Pinotage – back to the future
Pinotage is certainly not a new variety to New Zealand. Far from it. In fact it was one of the varieties championed by the early winemakers of Auckland’s Henderson Valley as they gradually switched from ‘Port’ and ‘Sherry’ to table wines.
￼￼￼￼￼￼￼￼If you were at an impressionable age during the late variety that was known in the Cape as ‘Hermitage’, and 60s and 70s you would have encountered a wide variety of cheerful reds from the mainly Croatian vignerons of Henderson Valley. The wines were favourites if you wished to appear at the student party looking a little more sophisticated than those who just turned up with quart bottles of DB Brown beer.
In those days many of those wines contained more sugar and water than anything else but some actually contained fermented grape juice of one variety or another. Albany Surprise was one suspect as was the famed hybrid Baco 22A.
But the slightly better wines, often used generous blends of Pinotage, a variety that had been increasingly planted in the early 60s as interest in table wines had grown. It cropped well and was robust.
But as demand for wines from the classical varieties increased and the doubtful practices of the past were not only unearthed but made illegal, Pinotage gave way to the ‘classical’ red varieties especially Cabernet, a variety that was not really suited to Auckland but nevertheless gave the wines some authenticity.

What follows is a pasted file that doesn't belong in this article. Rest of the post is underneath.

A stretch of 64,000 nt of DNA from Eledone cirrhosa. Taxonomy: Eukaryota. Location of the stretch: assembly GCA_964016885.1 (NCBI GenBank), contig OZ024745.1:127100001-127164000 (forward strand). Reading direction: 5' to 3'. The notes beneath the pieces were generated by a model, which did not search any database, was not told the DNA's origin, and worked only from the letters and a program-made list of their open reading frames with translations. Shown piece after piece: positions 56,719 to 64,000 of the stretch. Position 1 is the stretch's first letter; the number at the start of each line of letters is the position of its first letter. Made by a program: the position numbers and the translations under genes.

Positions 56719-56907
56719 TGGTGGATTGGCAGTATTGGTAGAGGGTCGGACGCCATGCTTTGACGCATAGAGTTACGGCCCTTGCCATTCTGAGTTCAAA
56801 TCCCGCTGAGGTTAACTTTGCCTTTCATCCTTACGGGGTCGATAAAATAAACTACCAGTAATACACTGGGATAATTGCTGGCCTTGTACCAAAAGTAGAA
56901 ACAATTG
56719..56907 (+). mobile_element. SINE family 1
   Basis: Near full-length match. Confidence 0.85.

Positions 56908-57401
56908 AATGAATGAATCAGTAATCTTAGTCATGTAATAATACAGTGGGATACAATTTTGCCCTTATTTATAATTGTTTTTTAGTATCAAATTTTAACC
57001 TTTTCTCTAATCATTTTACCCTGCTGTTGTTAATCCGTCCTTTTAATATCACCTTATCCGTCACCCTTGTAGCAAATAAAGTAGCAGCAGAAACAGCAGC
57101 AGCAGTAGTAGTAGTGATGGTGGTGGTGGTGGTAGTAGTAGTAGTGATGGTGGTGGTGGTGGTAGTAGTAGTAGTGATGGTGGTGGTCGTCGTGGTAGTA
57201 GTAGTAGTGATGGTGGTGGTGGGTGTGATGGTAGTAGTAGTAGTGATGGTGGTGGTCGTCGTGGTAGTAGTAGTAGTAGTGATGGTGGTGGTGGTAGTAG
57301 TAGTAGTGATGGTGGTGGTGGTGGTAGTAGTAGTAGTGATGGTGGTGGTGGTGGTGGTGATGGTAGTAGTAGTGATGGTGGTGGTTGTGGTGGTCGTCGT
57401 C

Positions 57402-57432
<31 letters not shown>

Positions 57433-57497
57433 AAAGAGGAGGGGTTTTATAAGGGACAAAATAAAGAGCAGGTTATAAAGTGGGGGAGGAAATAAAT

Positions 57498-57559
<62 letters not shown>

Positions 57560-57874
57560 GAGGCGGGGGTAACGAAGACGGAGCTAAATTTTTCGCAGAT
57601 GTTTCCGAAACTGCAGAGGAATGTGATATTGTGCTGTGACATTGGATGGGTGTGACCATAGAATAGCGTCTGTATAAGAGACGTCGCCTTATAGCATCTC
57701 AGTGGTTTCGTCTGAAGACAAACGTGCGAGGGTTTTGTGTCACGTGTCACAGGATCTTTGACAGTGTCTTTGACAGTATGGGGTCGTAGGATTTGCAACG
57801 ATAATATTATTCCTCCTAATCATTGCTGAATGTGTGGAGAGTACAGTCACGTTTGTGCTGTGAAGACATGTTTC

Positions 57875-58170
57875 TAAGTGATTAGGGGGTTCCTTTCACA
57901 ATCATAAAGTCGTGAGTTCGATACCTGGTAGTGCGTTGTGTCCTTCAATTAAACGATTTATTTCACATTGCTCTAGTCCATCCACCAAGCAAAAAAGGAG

For Pinotage was not strictly a classical variety. It was a viniferous cross deliberately propagated in 1925 by South African Abraham Perold of South Africa’s Stellenbosch University. He crossed Pinot Noir with Cinsault, a vigorous planted seeds in his university experimental garden. However he left his post a year later and apparently forgot about them. In a story very similar to the rescue of our original Sauvignon Blanc vines in the Corbans vineyard by Ross Spence in 1974, the Pinotage vines were rediscovered and in 1935 were grafted onto established vines by Perold’s successor C J Theron.
Pinotage was born.
The variety attracted gradual recognition in South Africa and when a Bellevue wine from Pinotage took the champion wine spot at the Cape Young wine show in 1959 its reputation was confirmed. It became the country’s signature variety as major producers such as Kanonkop came on board. Today it makes up just 6% of the country’s national vineyard but still remains a patriotic rallying point for South African consumers.
The variety crops well and is very hardy, undoubtedly the reason it was originally targeted by Auckland’s winemakers who were still focussed on obtaining large volumes. And treated in this manner it certainly produces wines with little sophistication and often a dry ‘dusty’ character that is not always attractive.
But keep the crops low, afford it the same respect in the winery as other varieties, and it can produce a wine with considerable power and the ability to age as some of the 25 year old Pinotage wines from Kanonkop have confirmed.